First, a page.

Things aren’t going well down at the ol’ nano-factory. They’re having trouble getting all those tiny workers to synchronize and move quickly together. But leave it to the Germans to get things running smoothly! All it took was a careful application of that newfangled technology “electricity.”
Tiny nano-scale machines formed from DNA could be the future of manufacturing things at small scale but great volume: drugs, tiny chip components and, of course, more nanomachines. But moving simple, reusable machines like a little arm half a micrometer long is more difficult than at human scale. Wires for signals aren’t possible at that scale, and if you want to move it with a second arm, how do you move that arm?
For a while chemical signals have been used; wash a certain solution over a nanobot and it changes its orientation, closes its grasping tip or what have you. But that’s slow and inexact.
Researchers at the Technical University of Munich were looking at ways to improve this situation of controlling machines at the molecular scale. They were working with “nano-cranes,” which are essentially a custom 400-nanometer strand of DNA sticking up out of a substrate, with a flexible base (literally — it’s made of unpaired bases) that lets it rotate in any direction. It’s more like a tiny robotic finger, but let’s not split hairs (or base pairs).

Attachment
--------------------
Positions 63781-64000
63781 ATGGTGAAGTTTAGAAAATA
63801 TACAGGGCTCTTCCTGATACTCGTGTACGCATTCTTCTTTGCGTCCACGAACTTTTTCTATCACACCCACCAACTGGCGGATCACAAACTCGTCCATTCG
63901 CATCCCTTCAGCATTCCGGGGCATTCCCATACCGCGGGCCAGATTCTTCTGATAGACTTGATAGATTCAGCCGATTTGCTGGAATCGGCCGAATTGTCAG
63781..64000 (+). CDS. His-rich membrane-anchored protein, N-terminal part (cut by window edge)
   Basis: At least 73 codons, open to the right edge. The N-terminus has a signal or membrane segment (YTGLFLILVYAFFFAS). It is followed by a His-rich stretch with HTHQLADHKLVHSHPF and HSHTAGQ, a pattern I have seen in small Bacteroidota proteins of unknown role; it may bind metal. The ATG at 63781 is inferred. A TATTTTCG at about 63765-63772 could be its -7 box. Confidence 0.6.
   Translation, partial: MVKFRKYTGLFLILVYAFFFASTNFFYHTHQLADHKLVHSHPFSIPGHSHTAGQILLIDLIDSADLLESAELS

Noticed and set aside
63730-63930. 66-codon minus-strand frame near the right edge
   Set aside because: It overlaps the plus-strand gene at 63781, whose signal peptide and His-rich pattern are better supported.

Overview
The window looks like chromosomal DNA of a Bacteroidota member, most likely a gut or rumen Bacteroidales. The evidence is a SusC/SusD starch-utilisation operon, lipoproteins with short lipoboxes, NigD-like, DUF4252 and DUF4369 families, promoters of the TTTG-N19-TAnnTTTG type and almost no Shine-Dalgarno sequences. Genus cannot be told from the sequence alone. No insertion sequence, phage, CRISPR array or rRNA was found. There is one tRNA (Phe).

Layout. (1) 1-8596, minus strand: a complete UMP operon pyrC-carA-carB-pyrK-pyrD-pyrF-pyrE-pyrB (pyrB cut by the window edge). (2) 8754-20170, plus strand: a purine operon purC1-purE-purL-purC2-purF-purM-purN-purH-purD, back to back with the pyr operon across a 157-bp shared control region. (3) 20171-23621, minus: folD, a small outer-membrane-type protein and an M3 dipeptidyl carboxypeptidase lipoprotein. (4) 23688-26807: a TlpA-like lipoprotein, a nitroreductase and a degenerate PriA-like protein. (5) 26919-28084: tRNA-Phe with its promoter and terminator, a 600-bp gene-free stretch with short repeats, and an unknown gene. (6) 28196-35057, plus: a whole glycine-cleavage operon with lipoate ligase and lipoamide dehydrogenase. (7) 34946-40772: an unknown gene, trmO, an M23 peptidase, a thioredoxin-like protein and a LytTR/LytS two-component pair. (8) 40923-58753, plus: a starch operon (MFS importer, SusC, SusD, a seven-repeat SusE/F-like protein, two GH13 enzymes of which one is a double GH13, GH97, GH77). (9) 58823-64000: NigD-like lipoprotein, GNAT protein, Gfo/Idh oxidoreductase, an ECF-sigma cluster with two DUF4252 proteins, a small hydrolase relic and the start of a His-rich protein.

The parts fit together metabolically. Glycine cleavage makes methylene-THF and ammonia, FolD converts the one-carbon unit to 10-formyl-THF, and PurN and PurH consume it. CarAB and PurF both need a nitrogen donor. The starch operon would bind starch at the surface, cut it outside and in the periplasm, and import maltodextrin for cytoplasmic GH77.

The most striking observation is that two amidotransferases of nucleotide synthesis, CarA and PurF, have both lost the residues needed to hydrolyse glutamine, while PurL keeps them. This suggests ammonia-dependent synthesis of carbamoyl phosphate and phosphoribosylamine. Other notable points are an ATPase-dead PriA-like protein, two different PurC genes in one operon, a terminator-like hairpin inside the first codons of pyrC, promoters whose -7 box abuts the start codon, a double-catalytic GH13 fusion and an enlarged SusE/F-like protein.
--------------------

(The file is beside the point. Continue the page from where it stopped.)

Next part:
What Friedrich Simmel and his team found, or rather realized the potential of, was that DNA molecules and therefore these nano-cranes have a negative charge. So theoretically, they should move in response to electric fields. And that’s just what they did.
They attached tiny fluorescent pigment molecules to the tips of the cranes so they could see what they were doing in real time, then observed the cranes as the electric field surrounding them was carefully changed.
To their great delight, the cranes moved exactly as planned, switching from side to side, spinning in a circle, and so on. These movements are accomplished, the researchers say, at a hundred thousand times the speed they would have been using chemicals.
“We came up with the idea of dropping biochemical nanomachine switching completely in favor of the interactions between DNA structures and electric fields,” said Simmel in a TUM news release. “The experiment demonstrated that molecular machines can be moved, and thus also driven electrically… We can now initiate movements on a millisecond time scale and are thus 100,000 times faster than with previously used biochemical approaches.”
And because the field provides the energy, this movement can be used to push other molecules around — though that hasn’t been demonstrated just yet.
But it’s not hard to imagine millions of these little machines working in vast (to them) fields, pushing component molecules toward or away from each other in complex processes or rolling products along, “not unlike an assembly line,” as Simmel put it.
The team’s work, which like most great research seems obvious in retrospect, earned them the coveted cover story in Science.